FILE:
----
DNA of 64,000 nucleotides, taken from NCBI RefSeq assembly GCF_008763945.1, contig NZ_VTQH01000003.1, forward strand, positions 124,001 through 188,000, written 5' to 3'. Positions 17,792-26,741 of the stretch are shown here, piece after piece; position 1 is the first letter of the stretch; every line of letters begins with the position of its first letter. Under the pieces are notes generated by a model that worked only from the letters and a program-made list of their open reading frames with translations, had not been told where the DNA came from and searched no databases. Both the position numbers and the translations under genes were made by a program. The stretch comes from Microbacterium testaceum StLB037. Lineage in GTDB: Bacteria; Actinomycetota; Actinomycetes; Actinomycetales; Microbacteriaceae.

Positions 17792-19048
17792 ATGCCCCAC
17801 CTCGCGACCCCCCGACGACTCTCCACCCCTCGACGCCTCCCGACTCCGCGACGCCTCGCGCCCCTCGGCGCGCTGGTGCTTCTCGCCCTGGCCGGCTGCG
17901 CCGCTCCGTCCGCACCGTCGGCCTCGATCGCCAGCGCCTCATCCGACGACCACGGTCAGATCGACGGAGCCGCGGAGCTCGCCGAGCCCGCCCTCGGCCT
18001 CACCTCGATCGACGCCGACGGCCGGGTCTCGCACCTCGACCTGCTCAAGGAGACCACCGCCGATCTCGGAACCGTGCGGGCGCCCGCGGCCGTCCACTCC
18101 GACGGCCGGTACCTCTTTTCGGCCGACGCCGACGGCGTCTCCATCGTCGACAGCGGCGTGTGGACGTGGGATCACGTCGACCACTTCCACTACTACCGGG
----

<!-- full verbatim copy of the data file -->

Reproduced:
DNA of 64,000 nucleotides, taken from NCBI RefSeq assembly GCF_008763945.1, contig NZ_VTQH01000003.1, forward strand, positions 124,001 through 188,000, written 5' to 3'. Positions 17,792-26,741 of the stretch are shown here, piece after piece; position 1 is the first letter of the stretch; every line of letters begins with the position of its first letter. Under the pieces are notes generated by a model that worked only from the letters and a program-made list of their open reading frames with translations, had not been told where the DNA came from and searched no databases. Both the position numbers and the translations under genes were made by a program. The stretch comes from Microbacterium testaceum StLB037. Lineage in GTDB: Bacteria; Actinomycetota; Actinomycetes; Actinomycetales; Microbacteriaceae.

Positions 17792-19048
17792 ATGCCCCAC
17801 CTCGCGACCCCCCGACGACTCTCCACCCCTCGACGCCTCCCGACTCCGCGACGCCTCGCGCCCCTCGGCGCGCTGGTGCTTCTCGCCCTGGCCGGCTGCG
17901 CCGCTCCGTCCGCACCGTCGGCCTCGATCGCCAGCGCCTCATCCGACGACCACGGTCAGATCGACGGAGCCGCGGAGCTCGCCGAGCCCGCCCTCGGCCT
18001 CACCTCGATCGACGCCGACGGCCGGGTCTCGCACCTCGACCTGCTCAAGGAGACCACCGCCGATCTCGGAACCGTGCGGGCGCCCGCGGCCGTCCACTCC
18101 GACGGCCGGTACCTCTTTTCGGCCGACGCCGACGGCGTCTCCATCGTCGACAGCGGCGTGTGGACGTGGGATCACGTCGACCACTTCCACTACTACCGGG